The Pornographer at 60

Roy Karch, whom many credit as the person who brought porn to video, thus changing the way it is filmed and how it is consumed, is 60 today.

Karch was born in Brookline, MA, the son of a gambler who dabbled in upholstery. At his wife’s behest, his father switched his priorities. The family moved to the Bronx and Karch has been a New Yorker ever since, despite moving to Los Angeles in the late 1970’s.

In New York Karch graduated college and became a gym teacher. A succession of groovy girlfriends led him to participate in the live sex shows popular at Times Square theatres. His career as a pornographer began around 1972 when he and a partner filmed several “loops” in the city.

Karch and Michael Luckman founded one of the first popular cable access shows in New York City. “The Underground Tonight Show” featured performances by Phil Ochs (“We had to drag him from the bar across the street,” Karch said), Betty Dodson, Richie Havens, Linda Lovelace, Gerry Damiano, and many other musicians, comedians, and entertainers living in or passing through the city.

“It was the only variety show that had an overtly sexual component to it,” he said. “We might have a folk act followed by women masturbating.”

The success of “The Underground Tonight Show” resulted in the first American adult trade show/awards combo. Eros ’75 attracted thousands of people (Karch’s parents took tickets at the door) and awarded what came to be known as The Tonguey, a tongue-shaped trophy awarded to people like Mick Jagger for “Most Erotic Performer”.

When Karch moved to Los Angeles he worked for John Cassavetes as a production assistant on his film The Killing of a Chinese Bookie. He worked as the bell captain of the Hollywood Roosevelt Hotel for four hours. He helped run a brothel. Then he got a paying job: he started selling adult films for places like Gourmet Video.

“By selling adult movies I got a very good idea of what people actually bought,” he said. “When I started directing, I didn’t get fancy.”

Karch began directing in 1979 and he has cast just about everyone known to the adult industry since that period. I asked him how the business has changed, expecting (because I hear it from other people of his age) that things are worse now.

“What do you mean? It’s legal! You can still watch your own movies three years after making them because they’re better-preserved on DVD. And people admit that they like porn. You can have a conversation about it in a restaurant and nobody pays attention.”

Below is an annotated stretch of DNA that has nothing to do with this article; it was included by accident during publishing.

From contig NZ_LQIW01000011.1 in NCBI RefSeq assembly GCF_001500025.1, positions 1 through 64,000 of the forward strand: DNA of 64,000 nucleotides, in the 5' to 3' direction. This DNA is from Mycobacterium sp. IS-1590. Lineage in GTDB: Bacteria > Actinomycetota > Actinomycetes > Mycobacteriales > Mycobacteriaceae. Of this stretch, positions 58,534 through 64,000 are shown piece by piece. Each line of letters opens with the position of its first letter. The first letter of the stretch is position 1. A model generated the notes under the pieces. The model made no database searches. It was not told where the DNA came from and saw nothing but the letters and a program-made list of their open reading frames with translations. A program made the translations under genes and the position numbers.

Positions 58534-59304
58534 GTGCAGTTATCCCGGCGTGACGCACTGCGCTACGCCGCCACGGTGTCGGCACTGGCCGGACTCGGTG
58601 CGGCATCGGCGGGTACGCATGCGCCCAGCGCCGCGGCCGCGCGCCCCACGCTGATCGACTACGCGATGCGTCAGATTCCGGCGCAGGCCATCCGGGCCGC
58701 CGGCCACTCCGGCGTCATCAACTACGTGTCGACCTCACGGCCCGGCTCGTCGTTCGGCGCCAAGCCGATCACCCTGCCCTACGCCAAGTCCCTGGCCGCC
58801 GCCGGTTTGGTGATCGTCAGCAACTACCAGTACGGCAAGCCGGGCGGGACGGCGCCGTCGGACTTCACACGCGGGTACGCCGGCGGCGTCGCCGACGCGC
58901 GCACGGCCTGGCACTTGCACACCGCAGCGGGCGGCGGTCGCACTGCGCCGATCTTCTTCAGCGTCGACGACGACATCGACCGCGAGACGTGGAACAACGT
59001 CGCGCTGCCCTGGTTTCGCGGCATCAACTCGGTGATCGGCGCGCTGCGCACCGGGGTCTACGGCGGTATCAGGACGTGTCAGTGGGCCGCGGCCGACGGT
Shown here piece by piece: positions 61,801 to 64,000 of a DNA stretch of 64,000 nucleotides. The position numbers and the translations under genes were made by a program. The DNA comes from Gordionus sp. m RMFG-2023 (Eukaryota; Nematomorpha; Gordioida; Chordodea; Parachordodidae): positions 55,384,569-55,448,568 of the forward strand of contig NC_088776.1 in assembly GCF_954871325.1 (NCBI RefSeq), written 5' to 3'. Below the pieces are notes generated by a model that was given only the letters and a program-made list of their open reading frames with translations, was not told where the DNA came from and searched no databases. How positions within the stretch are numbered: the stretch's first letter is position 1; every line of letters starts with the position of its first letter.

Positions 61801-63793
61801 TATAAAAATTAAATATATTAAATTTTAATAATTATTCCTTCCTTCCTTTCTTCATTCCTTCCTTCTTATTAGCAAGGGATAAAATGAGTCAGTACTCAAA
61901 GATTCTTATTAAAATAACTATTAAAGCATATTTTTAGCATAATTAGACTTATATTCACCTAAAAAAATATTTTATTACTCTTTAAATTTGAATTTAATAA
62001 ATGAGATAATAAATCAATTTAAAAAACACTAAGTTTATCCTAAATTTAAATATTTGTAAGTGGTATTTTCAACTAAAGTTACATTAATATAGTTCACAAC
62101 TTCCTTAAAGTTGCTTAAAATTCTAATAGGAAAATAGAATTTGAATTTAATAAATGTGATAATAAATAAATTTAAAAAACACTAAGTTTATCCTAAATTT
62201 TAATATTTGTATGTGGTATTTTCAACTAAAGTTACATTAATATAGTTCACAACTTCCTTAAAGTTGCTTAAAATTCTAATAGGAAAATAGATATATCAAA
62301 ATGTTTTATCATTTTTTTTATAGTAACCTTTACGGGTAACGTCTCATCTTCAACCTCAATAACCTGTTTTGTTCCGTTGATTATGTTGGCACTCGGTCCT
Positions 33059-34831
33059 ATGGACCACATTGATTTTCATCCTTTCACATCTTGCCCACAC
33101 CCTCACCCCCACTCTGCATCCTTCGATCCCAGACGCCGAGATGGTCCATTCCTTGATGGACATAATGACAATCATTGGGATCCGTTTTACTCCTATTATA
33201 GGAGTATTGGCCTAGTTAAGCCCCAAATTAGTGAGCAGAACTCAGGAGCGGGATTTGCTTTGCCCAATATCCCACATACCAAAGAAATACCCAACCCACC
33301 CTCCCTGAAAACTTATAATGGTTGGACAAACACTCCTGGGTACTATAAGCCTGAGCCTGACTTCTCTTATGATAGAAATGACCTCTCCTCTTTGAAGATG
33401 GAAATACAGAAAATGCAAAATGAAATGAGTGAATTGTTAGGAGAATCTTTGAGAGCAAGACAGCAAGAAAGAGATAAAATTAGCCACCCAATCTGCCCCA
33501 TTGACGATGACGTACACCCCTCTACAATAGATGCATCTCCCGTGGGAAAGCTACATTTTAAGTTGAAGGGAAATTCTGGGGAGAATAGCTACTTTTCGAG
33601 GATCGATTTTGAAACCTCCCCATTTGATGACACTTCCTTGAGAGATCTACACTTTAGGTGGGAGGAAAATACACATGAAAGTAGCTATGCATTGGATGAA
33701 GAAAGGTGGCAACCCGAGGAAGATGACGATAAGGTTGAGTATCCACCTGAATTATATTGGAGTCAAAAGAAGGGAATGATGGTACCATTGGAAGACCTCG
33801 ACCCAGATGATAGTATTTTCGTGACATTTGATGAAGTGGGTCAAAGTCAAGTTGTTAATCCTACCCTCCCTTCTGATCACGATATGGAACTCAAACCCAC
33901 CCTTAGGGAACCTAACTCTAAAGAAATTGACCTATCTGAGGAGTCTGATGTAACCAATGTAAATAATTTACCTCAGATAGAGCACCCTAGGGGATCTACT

“Do you think people get into the business for different reasons now?”

“It seems like variations on a theme,” he said. “What makes someone want to display their sexuality in this way on film can be traced to any number of things, not all of them good. When I started out there were a lot of politically sexual people. They might not have been the most attractive, but they were very sexual. Today there are so many people in the business that you can find people who are both sexual and attractive in a ‘popular’ sense.”

(Karch mentioned Mika Tan and Stormy Daniels as people who embody this aesthetic.)

The past three months have seen the release of nine Roy Karch “riffs” from companies like Adam & Eve, Sex Z Pictures, and Hustler. Visiting a Roy Karch set is indeed like watching a riff from a creative but exacting bandleader like James Brown. For years, Karch could shoot a five-sex-scene feature movie in a day, for which he would also write the script and, in many cases, make the lunch. He still does this, but now he orders out.

“I have a basketball injury,” he said.

Recent Karch features he particularly likes are Rumor Had ‘Em and his Desperate Wives series, as well as the “high-end gonzos” in favor lately like Indigo Noir. He is shopping around a script based on the 1974 Richard Dreyfuss film Inserts but so far has been told it’s too dark. The salesman in him says he can lighten it up a little, because the director in him says that “all my shit has shit in it” meaning that all porn movies, like children, are born good.

I asked if Karch planned to retire any time soon.

“No,” he said.

“Then when is a good time for a pornographer to retire?” I asked.

“When he drops dead?” he suggested. “Why retire when working with hot women in a room full of your friends keeps you young?”

Previously: The Also-Rannys; More Geisha news; Black & Blue; Suddenly suplexing Seka

About Gram the Man 4399 Articles
Gram Ponante is America's Beloved Porn Journalist


  1. I keep returning to your site, dear Gram to ‘visit’ sweet Roy. He’s here, thanks to You. The groovy, hep cat Roy I miss & will forever love.Denise

  2. I don’t know if you know this or not but Roy is IN John Cassavetes’ The Killing Of A Chinese Bookie. He’s the driver at the beginning, letting people off in front of the nightclub and Roy says, “Okay”.

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